It is a known fact that some species of the lowly dung beetle that feed off animal droppings, first form their finds into little balls and roll them away to a safe distance. However, what the scientists had never been able to figure out is how the beetle is able to navigate itself and its tasty little morsel in a straight line, away from the pile of droppings where they are likely to encounter competitors. Now, thanks to a team of Swedish researchers the mystery has been at least partially solved and the answer, is causing quite a stir amongst the scientific community.
The research into these dung beetles often referred to as 'rollers' began last year, when Emily Baird at Sweden's Lund University and her colleagues observed a strange phenomenon - Every time these little insects created a mound of animal droppings, they first climbed atop and danced around in circles as if, celebrating. But upon closer observation, they realized that the little insect was not being jubilant, but instead, looking at the skies to get its bearings.
Turns out that the upper part of the dung beetle's eyes has the capability to ascertain the direction the light vibrates from - So, when it looks up to the skies it is getting its current bearings in relation to the celestial bodies, so that it can then decide what direction to move in, to get away from the dung pile.
However, the one thing that still remained a mystery was how the beetles could continue walking in a straight line even on moonless nights, especially given that they are doing so moving backward, with their heads on the ground - The scientists began to wonder if just like birds, seals and humans, these insects too, had the capability of using stars to navigate their way.
But given that they have really tiny eyes, the researchers knew that they could not be using individual stars - So what stars were these tiny insects seeking out? To try extract their secret, they placed the beetles inside a planetarium and conducted several different scenarios - like beaming only the brightest stars, the complete starry sky and even, just the Milky Way. What they discovered was that the beetles responded best when the sky was either full of stars or when it contained just the Milky Way.
This along with previous experiments conducted on another species of the dung beetle which showed similar results has convinced the researchers that this tiny beetle whose brains have 0.0001% of the neurons found in a human brain, navigates its way around using the Milky Way as its guide - Making it the first animal or insect found with this capability.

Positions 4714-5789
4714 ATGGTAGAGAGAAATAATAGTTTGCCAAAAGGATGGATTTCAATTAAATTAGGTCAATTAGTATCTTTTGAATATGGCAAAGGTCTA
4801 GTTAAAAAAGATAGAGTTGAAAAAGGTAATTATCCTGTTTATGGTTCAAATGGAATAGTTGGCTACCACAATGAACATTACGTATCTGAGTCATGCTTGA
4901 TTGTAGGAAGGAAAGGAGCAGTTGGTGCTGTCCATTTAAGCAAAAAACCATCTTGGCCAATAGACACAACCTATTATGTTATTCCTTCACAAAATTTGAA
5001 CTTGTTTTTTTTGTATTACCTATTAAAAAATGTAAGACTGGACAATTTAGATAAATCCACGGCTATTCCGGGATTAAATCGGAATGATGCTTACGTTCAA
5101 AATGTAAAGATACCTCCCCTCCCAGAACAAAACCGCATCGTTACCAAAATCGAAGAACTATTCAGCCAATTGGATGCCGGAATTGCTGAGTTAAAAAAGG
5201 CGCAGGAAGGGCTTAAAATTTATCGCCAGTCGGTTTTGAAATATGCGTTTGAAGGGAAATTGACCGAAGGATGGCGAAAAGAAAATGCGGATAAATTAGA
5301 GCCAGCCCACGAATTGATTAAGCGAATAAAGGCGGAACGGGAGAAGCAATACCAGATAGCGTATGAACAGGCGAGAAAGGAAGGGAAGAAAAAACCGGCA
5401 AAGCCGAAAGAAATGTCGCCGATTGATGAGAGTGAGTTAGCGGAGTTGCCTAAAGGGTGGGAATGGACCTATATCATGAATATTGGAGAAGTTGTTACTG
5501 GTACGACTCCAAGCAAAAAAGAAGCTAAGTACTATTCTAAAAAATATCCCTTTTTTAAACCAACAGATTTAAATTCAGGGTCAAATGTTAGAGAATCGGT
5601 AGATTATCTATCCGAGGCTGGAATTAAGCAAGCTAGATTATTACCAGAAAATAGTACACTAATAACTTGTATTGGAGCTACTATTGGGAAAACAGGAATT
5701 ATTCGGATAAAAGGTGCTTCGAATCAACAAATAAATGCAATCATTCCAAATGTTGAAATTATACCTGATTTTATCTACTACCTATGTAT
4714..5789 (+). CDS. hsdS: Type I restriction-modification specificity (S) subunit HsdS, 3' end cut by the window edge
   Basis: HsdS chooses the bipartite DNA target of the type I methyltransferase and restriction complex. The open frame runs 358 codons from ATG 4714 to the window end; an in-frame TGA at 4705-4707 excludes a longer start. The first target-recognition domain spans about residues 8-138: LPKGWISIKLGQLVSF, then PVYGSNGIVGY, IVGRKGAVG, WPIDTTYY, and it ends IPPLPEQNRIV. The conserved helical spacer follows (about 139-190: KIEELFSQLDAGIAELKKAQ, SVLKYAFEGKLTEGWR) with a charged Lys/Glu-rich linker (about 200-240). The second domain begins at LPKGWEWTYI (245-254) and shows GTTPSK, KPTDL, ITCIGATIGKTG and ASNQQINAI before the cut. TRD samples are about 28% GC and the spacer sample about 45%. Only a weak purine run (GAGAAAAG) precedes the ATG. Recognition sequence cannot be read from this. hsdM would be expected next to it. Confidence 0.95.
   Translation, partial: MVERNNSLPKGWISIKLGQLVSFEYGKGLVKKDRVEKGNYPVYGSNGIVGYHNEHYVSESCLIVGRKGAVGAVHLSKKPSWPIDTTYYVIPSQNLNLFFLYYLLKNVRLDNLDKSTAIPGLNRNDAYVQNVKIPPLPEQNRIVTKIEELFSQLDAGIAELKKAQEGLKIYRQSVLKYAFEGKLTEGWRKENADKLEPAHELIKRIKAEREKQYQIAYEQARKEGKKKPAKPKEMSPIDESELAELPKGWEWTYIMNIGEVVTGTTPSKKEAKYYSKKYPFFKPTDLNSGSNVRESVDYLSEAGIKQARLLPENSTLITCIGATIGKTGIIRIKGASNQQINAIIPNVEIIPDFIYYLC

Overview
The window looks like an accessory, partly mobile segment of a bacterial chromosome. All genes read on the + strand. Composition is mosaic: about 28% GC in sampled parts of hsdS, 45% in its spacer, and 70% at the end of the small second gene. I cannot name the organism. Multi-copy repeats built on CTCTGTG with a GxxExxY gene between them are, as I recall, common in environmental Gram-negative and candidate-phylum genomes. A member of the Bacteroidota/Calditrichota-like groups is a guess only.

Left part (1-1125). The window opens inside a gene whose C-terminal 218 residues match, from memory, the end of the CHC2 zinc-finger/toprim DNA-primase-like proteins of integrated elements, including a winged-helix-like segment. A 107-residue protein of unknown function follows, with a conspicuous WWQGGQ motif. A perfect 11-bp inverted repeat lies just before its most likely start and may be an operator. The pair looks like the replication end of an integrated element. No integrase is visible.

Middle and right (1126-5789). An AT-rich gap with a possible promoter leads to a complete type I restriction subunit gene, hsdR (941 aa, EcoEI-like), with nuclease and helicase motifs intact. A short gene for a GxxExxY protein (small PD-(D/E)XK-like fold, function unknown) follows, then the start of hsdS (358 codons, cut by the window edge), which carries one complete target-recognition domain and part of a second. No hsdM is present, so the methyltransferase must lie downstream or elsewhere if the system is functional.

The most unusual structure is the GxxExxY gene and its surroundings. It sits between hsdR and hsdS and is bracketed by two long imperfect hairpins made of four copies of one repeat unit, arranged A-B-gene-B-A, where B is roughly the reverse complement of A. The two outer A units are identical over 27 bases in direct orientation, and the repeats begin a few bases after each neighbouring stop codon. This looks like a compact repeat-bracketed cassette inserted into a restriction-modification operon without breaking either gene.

This report which was published on January 24th edition of Current Biology, doesn't explain what the beetles in the Northern Hemisphere that don't have access to the full array of the Milky Way do. Another thing the scientists are still curious about is what cues the beetles consider most important when they are faced with a sky full of the celestial lights - The moon, polarized lights and the Milky Way!
Dung beetles, that all belong to the super family Scarabaeoidea, can be found in almost any habitat unless it has extreme hot or cold weather. While all of them feed exclusively on feces, the way each species does it, is different. Some, are like the rollers that were researched above, others known as tunnelers, bury their treasure wherever they find it. A third group is even smarter - They just live inside the manure! And while their choice of food may sound gross, what they do helps keep our food sources healthy. By burying and consuming the dung, they not only help the soil structure, but also, protect livestock. That's because dung left lying around attracts pests like flies. The American Institute of Biological Sciences estimate that the feces burying habits of these tiny beetles save the US cattle industry an estimated $380 million USD annually!
Resources: livescience.com,foxnews.com,dailymail.co.uk, wikipedia.org